3 Best Practices in Supply Risk Management That You Are Likely Overlooking

SI has written about risk management and best practices quite a lot in the past, and a lot has been written on the subject, but when it comes to a successful risk management program, there are a few key elements that cannot be overlooked or the success of the entire program can be compromised in an instant.

Three of these core elements are very nicely summarized in a recent piece by the maverick that he published on Spend Matters last month in Part 2 of Supply Risk Management 2015: Best Practices. And while the doctor has seen each of these issues addressed to various levels of competency separately, he’s never seen them addressed so succinctly in unison, and that’s why he’s pointing out this particular piece. With the exception of the 2×2 best practice, which is really not that critical if you frame and approach supply risk management correctly (but that’s a point for future discussion), the piece is superbly written.

This post will briefly discuss the three elements, but the doctor strongly encourages you to download the full piece and read it in its entirety. These lessons could just save your supply chain from a major disruption.

Supply Risk Management is an Embedded Process

Risk is continuous, not a point-based event that can be addressed with a one-off program at various points along the supply chain. Natural disasters cannot be predicted, strikes can happen with very little warning, and equipment can break down for any number of reasons. Monitoring must be continuous — and this only happens if risk monitoring, mitigation, and management is embedded into all supply chain processes. Not sure how to do this? The paper has some tips to get you started.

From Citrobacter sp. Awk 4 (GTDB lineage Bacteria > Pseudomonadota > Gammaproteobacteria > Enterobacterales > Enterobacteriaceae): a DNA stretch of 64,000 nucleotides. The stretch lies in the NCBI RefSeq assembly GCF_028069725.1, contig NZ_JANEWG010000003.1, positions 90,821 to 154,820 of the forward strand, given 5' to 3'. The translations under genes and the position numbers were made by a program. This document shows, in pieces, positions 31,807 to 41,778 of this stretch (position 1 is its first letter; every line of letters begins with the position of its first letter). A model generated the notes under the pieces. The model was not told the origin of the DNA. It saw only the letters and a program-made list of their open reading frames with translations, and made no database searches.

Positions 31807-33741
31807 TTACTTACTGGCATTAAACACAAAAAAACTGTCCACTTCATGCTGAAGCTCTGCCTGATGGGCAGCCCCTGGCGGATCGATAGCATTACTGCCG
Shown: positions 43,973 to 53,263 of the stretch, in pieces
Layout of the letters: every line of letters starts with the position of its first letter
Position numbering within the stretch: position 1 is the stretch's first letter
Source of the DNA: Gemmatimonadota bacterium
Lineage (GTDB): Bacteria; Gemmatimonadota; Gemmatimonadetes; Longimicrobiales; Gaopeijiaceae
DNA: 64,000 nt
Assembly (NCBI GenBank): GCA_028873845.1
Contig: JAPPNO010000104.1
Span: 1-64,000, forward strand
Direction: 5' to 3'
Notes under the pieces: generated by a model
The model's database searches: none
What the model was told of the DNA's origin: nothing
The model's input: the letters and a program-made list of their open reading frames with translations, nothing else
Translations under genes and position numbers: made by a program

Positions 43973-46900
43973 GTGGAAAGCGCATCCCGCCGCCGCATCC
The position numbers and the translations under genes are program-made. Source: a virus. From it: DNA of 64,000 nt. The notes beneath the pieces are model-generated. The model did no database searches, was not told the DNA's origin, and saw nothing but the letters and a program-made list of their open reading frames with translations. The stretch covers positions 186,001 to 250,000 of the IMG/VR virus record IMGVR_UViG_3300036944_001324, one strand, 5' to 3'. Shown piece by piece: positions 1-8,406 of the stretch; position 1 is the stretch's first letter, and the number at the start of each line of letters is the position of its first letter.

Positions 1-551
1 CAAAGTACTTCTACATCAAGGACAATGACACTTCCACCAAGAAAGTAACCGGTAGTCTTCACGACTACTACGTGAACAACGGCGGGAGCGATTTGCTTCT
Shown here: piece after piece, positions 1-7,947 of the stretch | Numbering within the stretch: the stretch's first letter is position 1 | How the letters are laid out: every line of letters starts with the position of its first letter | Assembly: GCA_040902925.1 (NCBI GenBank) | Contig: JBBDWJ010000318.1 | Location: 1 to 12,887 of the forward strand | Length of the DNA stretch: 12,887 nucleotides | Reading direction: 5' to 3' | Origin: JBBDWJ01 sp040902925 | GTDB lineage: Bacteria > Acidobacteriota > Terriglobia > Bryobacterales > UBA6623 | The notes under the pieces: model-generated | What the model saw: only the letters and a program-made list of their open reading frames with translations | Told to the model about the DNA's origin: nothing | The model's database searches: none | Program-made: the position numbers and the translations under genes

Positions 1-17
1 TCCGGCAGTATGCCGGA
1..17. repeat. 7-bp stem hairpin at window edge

Risk Includes Variation and Volatility

Risk is not binary, not restricted to complex categories or supply chains, and not an-all-or-nothing event. An extra 1% defect rate presents a major risk if quality assurance and pre-delivery testing is not stepped up. Bad weather that destroyed 20% of expected crop yield is a major risk if the organization was counting on a full yield to meet demand. The products are still delivered and a crop is still harvested, but it’s a disruption all the same.

Risk Scoring Must Show Business Impact

One of the biggest mistakes that the average Procurement organization makes, if not the biggest, is evaluating the impact of a risk against purchasing, and not the business as a whole. A low dollar spend could be critical if the bus cannot roll off the lot without that Grade 8 bolt. An impact on an unmanaged category, not critical to Procurement, could be devastating to Marketing. And so on. The needs of the business must come before the needs of Procurement.

For more details on these best practices and tips to get you started, check out the maverick‘s second paper on Supply Risk Management 2015: Best Practices. It will be worth your while.